How to Stop Negative Thinking

Even if you've only been running for a little while you've probably already discovered it: in order to get fitter and faster, taming the mind is just as important as training the body. Negative thoughts, doubts, fears, and anxieties "keep us cloudy in our heads, and slow us down," says Barbara Walker, a Cincinnati-based sports psychologist. "It creates a heaviness and doesn't allow us to perform well." Walker, a certified consultant of the American Association for Applied Sport Psychology, offers these tips to nip negative thinking in the bud.

RESPECT THE STRESS

Thoughts like "I'm too slow," can literally slow your body down. "When you have a negative or anxious thought, you're contracting muscle fibers in your body and you may not even be aware of it," she says. "And when you're tightening and tensing, you're not operating as efficiently as you could be." That's why a thought like "I'm so slow" can become a self-fulfilling prophecy. For most people, the tension starts in the scalp, then goes down into the neck, back, and hands. All of that is zapping valuable energy and strength that you need to run. "It's amazing how much it can slow you down," Walker says. "It wastes time and energy that you could preserve for the race." When the effort starts to feel though, do a body scan and release tension any where you feel it, head to toe. That can get you refocused.

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RUN YOUR OWN RACE

It can be easy to get deflated when someone - or a tidal wave of people - passes you in a workout or a race. "There's always this little drop in energy that happens," says Walker. Don't let that derail you. Just remember: you don't know whether the person who passed you is running the race of his life, or is on the verge of a major bonk. In a race of any distance, in the final stretch of the race, you're likely to pass many of the people who passed you in the early stages. So focus on your own pace and your own goals.

LEARN HOW TO TALK BACK

A flood of negative thoughts are inevitable for most people - they're part of most runner's mental weather systems. And while you can't prevent those storms, you can prepare yourself how to get through them in tact. Have a positive vision, memory, or phrase that you can repeat to talk back to the negative thoughts. Compile a mental highlight reel of triumphant moments in your life when you've overcome formidable obstacles. Or have something at hand that reminds you that thoughts are merely that - just words in your head, not reality. Practice observing the thoughts - as if they're just passing clouds in the sky - without reacting to them.

COURSE CORRECT - ASAP

When a flood of negative thoughts starts to wash over you, catch it as quickly as possible, throttle back, and focus on What's Important Now - which makes a neat little acronym called WIN, Walker advises. "If you don't catch yourself quickly, and let yourself get carried far away, it's really tough to pull yourself back," she says.

FIND GROUP SUPPORT

Running with a group of people, or connecting with them virtually through an online program can help you stay positive, and maintain perspective, says Walker. Linking up with other people who are working just as hard, can help motivate you to stay focused. Others can give you a boost when you're feeling low, and supporting others will help you stay in a positive frame of mind.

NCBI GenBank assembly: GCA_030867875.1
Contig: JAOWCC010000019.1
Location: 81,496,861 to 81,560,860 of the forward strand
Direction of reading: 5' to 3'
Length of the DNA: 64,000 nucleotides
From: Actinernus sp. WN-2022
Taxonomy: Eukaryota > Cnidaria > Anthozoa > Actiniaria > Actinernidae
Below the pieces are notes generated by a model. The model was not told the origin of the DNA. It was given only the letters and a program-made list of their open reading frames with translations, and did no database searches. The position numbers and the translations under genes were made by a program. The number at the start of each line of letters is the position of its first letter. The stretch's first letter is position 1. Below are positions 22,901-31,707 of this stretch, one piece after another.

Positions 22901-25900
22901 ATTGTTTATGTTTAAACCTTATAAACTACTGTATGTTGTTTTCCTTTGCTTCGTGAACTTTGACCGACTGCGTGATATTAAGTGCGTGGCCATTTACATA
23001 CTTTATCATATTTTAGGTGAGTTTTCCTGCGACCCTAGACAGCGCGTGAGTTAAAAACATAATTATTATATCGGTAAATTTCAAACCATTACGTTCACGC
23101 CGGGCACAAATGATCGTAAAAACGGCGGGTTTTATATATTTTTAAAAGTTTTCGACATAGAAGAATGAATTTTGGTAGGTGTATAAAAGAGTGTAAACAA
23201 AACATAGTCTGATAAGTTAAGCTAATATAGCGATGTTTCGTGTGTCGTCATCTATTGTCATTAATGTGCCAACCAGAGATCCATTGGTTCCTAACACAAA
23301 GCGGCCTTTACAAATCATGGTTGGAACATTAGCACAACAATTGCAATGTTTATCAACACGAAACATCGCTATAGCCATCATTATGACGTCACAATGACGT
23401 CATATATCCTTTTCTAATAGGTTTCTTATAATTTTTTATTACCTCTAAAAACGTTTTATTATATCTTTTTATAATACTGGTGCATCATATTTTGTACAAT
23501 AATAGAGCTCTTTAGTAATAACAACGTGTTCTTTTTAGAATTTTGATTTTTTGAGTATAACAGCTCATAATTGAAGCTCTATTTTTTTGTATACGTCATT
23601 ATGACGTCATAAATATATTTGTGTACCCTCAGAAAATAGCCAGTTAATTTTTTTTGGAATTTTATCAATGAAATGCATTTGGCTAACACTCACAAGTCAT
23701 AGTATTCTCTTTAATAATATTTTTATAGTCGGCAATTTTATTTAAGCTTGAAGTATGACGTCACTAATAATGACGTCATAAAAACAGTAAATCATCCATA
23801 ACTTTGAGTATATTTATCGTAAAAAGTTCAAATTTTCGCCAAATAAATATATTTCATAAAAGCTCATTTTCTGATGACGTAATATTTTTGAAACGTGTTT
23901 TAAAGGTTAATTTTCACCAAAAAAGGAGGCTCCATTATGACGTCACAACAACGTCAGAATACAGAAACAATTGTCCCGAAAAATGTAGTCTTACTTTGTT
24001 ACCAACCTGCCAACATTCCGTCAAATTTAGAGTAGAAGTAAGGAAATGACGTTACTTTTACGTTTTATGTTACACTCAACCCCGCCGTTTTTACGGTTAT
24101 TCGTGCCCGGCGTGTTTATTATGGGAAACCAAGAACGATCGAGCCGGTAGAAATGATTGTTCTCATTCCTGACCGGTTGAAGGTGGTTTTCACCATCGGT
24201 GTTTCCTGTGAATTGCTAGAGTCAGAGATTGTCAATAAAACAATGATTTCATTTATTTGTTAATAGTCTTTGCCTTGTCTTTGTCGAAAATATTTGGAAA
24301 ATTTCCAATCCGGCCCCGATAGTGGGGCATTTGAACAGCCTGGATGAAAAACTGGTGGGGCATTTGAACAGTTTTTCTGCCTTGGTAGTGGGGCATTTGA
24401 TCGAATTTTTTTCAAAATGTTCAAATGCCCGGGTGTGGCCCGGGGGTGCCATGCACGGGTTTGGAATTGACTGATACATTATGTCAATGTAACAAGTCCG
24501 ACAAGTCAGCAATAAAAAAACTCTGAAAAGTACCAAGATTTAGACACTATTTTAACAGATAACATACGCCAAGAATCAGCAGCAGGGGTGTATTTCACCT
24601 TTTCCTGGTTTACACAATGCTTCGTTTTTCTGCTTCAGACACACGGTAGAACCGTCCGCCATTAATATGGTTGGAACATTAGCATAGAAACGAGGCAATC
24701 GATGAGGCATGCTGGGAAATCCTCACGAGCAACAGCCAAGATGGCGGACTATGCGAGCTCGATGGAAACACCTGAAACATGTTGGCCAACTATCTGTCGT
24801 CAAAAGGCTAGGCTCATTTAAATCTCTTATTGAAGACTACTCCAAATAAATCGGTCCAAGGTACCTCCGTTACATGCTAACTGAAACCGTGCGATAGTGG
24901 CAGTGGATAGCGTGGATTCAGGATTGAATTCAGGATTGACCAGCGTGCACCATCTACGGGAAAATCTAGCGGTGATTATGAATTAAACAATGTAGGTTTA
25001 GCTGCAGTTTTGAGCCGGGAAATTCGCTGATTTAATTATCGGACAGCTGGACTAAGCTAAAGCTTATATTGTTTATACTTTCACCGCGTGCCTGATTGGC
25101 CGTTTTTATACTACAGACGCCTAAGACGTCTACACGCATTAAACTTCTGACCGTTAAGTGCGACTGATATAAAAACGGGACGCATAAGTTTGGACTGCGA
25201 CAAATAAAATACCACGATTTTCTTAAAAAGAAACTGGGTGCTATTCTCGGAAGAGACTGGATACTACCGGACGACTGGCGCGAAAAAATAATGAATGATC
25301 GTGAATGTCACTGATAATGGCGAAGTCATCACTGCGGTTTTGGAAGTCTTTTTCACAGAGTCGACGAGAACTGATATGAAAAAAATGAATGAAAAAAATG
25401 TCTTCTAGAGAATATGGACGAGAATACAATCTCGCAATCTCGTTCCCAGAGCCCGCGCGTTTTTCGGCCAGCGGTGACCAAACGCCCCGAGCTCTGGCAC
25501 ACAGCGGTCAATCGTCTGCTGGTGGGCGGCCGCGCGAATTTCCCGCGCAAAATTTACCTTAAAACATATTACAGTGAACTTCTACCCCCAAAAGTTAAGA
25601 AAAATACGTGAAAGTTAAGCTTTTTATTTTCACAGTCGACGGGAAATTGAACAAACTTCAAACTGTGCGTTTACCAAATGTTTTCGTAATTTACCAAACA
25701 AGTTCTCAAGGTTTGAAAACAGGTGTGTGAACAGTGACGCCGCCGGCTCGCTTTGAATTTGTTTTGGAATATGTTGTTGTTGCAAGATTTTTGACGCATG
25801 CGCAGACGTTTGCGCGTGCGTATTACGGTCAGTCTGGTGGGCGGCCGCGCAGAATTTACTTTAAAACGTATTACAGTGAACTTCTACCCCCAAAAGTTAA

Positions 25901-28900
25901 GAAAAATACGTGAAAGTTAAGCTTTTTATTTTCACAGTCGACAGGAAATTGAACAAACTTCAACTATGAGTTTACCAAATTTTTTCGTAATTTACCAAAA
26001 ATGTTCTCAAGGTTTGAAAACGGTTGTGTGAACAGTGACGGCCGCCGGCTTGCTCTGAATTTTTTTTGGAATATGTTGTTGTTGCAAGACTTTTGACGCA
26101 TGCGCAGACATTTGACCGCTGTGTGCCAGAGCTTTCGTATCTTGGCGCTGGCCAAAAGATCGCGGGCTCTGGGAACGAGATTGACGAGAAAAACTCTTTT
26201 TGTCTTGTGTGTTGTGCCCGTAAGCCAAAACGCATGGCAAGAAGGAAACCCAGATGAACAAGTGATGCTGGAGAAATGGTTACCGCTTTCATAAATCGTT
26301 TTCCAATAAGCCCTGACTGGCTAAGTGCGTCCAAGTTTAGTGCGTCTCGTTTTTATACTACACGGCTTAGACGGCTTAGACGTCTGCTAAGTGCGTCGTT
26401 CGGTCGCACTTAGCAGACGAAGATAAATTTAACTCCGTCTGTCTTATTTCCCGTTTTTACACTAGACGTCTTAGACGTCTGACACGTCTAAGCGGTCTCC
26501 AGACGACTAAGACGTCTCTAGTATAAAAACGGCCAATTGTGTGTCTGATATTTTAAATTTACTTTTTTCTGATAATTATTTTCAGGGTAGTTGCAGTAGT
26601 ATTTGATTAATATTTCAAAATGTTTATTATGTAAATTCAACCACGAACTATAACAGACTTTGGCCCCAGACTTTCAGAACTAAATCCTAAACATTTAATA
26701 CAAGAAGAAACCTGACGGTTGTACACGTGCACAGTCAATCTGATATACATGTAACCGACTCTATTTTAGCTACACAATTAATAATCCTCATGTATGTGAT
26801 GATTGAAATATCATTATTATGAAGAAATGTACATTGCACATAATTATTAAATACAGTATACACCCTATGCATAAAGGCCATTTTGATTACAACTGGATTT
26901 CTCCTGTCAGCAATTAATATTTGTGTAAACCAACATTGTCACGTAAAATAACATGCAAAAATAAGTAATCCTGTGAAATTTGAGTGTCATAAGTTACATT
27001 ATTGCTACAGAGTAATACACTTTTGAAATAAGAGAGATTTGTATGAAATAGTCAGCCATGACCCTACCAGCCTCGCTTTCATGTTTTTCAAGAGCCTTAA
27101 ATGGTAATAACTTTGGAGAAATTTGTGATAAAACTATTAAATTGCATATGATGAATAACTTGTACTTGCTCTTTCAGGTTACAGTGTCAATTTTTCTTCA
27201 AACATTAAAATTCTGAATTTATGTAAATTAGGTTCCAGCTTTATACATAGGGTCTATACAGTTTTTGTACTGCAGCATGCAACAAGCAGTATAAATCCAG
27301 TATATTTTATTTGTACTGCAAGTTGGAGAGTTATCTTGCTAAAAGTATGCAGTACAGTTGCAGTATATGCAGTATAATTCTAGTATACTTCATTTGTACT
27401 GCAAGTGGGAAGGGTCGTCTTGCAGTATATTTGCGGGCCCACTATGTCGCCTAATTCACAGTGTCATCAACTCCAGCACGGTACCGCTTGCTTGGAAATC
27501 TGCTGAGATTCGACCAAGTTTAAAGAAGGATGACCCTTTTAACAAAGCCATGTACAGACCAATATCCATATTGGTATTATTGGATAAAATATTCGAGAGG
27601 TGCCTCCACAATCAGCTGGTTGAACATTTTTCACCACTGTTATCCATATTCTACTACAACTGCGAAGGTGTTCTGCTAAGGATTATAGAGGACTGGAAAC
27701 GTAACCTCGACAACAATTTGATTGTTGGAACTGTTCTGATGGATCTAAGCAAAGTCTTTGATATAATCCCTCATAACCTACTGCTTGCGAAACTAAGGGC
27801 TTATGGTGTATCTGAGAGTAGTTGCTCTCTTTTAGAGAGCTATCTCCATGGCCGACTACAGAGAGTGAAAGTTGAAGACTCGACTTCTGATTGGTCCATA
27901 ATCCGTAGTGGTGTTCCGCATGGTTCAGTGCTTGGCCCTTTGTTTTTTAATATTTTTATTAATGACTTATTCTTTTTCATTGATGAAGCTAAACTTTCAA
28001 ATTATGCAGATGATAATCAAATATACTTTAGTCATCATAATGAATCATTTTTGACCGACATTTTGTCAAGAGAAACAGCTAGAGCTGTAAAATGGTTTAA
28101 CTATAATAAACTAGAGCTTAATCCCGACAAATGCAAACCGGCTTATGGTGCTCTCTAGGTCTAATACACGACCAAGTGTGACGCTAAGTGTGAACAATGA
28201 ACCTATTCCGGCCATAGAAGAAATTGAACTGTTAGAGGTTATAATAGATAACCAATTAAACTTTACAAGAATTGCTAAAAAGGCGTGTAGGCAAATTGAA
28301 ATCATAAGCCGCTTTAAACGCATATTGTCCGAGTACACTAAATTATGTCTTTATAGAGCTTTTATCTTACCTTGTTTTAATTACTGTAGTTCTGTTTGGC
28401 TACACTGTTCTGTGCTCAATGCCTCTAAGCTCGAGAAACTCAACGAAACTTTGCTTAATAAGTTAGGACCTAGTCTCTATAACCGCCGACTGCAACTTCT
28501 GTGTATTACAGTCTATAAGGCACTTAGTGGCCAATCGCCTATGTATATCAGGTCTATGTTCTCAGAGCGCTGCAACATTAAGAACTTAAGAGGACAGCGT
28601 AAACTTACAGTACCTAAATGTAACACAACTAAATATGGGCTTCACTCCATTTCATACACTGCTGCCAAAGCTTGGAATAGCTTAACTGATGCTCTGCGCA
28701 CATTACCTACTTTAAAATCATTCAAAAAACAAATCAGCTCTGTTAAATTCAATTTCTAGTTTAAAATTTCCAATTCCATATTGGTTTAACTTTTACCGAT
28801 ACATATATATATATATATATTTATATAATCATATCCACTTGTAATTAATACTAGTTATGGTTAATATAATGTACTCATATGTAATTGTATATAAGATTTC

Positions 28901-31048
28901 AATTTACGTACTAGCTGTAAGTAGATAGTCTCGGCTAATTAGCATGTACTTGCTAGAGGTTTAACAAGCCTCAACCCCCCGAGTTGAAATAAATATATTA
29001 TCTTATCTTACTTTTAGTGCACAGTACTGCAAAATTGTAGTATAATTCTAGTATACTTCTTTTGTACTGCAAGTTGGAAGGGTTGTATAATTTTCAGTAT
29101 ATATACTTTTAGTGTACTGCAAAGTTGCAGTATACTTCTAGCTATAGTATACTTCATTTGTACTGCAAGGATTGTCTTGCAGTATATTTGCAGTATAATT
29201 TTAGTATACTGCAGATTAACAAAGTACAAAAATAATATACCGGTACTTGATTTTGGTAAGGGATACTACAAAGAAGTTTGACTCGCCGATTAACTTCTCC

DEVELOP A MANTRA

Keep it short, positive, and just one to two syllables, advises Walker. That makes it easier to remember. You might try something like "powerful and strong," or "light and fast." Use whatever works for you. "Think about how you want to feel during your race," she says. And be sure to keep it in the present tense. Phrases like "I am a powerful runner," "I am determined," or "I am capable of achieving my goals," send your psyche the message that this is happening now. It's not just some hope for the future. "This helps you own it," Walker says. Walker has athletes write out their mantras multiple times on a daily basis, and reflect on the thoughts and emotions that the mantras bring up. "It acts as a sort of self-hypnosis," she says.

SEE SUCCESS

In the weeks before a race, spend 20 minutes before bedtime or before your workouts visualizing yourself running your best. Go through each detail of the day, picturing how you want to feel. Envision how you will show up to the starting line feeling calm, and run with your head up, your shoulders down, racing relaxed.and mentally rehearse passing each mile marker and water stop, and crossing the finish line feeling strong. Try to summon as many sensory cues as possible. Imagine what you will see, hear, feel, smell, and even taste. "Visualization works really well," she says.

For more free information, check out the web site for the American Association for Applied Sports Pscyhology at www.appliedsportpsych.org

About Jen Van Allen

Jen has spent the past six years working as Special Projects Editor for Runner's World magazine, and writing stories for the magazine. Her books, The Runner's World Big Book of Marathon and Half-Marathon Training, (Rodale Books, June 2012) The Runner's World Big Book of Running for Beginners and The Runner's World Training Journal for Beginners, (Rodale Books, April 2014) are available wherever books are sold. She is currently at work on her next book, The Runner's World Guide to Weight Loss, which will be available in stores in January 2016. She also contributes stories to The Washington Post, and The Portland Press Herald.